Sailing Through Pharmaceutical Risk Management

BPI Contributor

October 1, 2009

14 Min Read

The New World

In 2002, responding to public outrage over a series of corporate accounting scandals, the US Congress enacted a law now generally referred to as “Sarbanes–Oxley” or SOX (2). Under this law, the US Securities and Exchange Commission (SEC) issued regulations defining new requirements. Promulgated for misdeeds arising in the financial sector and driven by the SEC, most analysts now view this legislation as financially unifunctional. The growing complexity of business organizations, however, and the interdependency of their operating systems warrants a more expansive view than SOX offers. The integrity of financial statements — or more appropriately, the “quality” systems supporting financials — may be the real issue at hand.


Simply stated, SOX requires the chief executive (CEO) and chief financial (CFO) officers of a company to sign off on its quarterly financial statements. Executives who knowingly sign off on financials that contain any false statement(s) are subject to fines or imprisonment. This suggests that companies need accurate and precise paper/electronic trails of their procedures for compiling financial information to give those officers the confidence that they can rely on the data set before them. Senior management will certainly demand that effective processes have been used and that all calculations can be documented. SOX also requires that CEOs and CFOs sign off on their companies’ internal controls once a year, and the SEC has further stipulated that they do so every quarter. Based on the financial impact of quality noncompliance, a simple interpretation of all this could be that each company’s financial health depends on the health of its related quality systems and supporting documentation.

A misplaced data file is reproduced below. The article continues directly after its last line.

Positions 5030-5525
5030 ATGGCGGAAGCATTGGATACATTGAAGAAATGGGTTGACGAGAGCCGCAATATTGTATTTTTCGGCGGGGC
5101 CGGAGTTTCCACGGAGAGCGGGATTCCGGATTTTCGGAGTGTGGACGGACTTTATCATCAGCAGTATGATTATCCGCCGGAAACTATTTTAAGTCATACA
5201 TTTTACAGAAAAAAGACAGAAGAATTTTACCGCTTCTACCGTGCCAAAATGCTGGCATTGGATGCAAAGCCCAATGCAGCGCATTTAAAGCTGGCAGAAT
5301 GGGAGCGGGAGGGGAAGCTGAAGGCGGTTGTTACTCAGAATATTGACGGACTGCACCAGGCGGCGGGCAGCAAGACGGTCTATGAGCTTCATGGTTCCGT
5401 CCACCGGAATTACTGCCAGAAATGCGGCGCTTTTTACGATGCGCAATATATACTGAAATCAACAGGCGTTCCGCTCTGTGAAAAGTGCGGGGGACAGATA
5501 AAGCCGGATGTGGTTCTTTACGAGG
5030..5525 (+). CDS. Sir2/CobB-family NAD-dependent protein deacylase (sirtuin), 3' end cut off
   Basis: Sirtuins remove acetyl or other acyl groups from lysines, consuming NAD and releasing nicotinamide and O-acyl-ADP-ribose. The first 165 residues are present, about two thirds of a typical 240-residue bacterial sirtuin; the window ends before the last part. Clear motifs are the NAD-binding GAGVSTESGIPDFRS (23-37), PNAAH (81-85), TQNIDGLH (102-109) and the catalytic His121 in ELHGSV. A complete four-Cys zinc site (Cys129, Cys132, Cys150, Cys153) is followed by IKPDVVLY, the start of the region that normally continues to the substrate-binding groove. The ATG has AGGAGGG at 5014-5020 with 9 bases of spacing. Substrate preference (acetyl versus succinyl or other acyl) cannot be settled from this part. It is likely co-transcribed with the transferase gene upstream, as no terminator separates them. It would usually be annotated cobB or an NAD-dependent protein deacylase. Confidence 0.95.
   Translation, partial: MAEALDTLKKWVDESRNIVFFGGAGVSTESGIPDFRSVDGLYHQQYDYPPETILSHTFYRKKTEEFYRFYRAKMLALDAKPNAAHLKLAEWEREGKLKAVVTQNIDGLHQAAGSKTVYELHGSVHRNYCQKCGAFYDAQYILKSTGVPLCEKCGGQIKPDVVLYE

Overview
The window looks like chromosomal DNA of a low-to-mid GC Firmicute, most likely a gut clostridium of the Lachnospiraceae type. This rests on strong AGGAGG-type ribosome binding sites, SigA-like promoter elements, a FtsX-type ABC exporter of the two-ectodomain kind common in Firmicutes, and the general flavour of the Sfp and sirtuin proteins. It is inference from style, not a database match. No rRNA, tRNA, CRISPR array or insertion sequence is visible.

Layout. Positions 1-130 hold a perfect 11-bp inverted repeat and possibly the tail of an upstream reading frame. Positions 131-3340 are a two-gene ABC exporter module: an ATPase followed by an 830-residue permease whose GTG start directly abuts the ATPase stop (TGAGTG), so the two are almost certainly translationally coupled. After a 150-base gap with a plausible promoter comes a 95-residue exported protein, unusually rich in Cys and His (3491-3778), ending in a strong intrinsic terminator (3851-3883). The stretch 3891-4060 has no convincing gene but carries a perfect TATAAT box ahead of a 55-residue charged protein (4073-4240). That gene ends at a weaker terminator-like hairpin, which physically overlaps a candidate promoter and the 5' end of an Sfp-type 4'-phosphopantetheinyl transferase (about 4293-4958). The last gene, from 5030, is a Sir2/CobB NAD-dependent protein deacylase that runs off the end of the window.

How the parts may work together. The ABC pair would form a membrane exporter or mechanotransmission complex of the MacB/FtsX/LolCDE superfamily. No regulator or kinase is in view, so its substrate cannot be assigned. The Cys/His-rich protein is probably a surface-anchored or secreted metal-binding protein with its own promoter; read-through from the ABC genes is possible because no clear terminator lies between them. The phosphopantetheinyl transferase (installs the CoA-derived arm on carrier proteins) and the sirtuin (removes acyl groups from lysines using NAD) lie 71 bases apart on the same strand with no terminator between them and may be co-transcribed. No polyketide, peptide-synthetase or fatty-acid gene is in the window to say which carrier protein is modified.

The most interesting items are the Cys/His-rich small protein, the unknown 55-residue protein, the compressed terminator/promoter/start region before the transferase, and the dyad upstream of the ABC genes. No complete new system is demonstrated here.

Within the pharmaceutical industry, the requirement to conduct internal quality assurance audits is well established and recognized under US regulations. Beyond the requirement to establish procedures for and to conduct such audits, drug company management has the responsibility to review the results of such audits. When audit findings reveal a state of noncompliance with quality system requirements, corrective action must be taken. Under the quality system regulation (QSR), which is presently relevant only to medical devices, managers with executive responsibility are required to establish a commitment to quality (3). Manufacturers must provide adequate resources, including internal quality audits, to meet the expectations of this regulation. The QSR also requires verification or validation that corrective and preventive actions are effective. FDA inspectors are trained to solicit information regarding senior management’s involvement as a routine part of their investigations.

Most pharmaceutical companies perform quality assurance audits of their internal operations, contractors, and suppliers. Additionally, numerous business organizations and consultants provide professional, independent, third-party audits. Practices are well recognized within the industry and inspections follow a systematic approach. Such audits, however, are focused in both their performance and application. Consequently, the information they produce never leaves the protection of an “operations” group and rarely is reviewed at the executive level — thus it is missed by the very individuals who are on the Sarbanes–Oxley liability firing line.

Future regulatory compliance specialists must be capable of performing independent risk assessments — taking elementary GxPs to the next level — and incorporating business process risks. These specialists would identify gaps that, when corrected, significantly reduce risk exposure. Unfortunately, large pharmaceutical organizations many times feel that they have more than adequate resources to manage their operations. Consequently, corporate culture drives the process while an organization slips into a risk-exposure mode without even realizing it. When that happens, the outcome is usually a consent decree.

An example comes to mind of why it is so important to interface the regulatory compliance and financial operations of an organization. In a consulting capacity for a financial services firm, one of us performed a regulatory assessment of a large pharmaceutical manufacturer as part of a loan-guarantee review. After assessing the regulatory actions that had been taken against that company by the FDA, the consultant made recommendations to the parties of the loan guarantee. Standard inspectional observation form (FDA 483s) were cited and explained because, as it turned out, there was no awareness within the financial arena of what such a form was and what operational risk it represented. That regulatory information allowed the participants to complete their financial assessments and change the company’s internal processes to capture 483 information for all future transactions.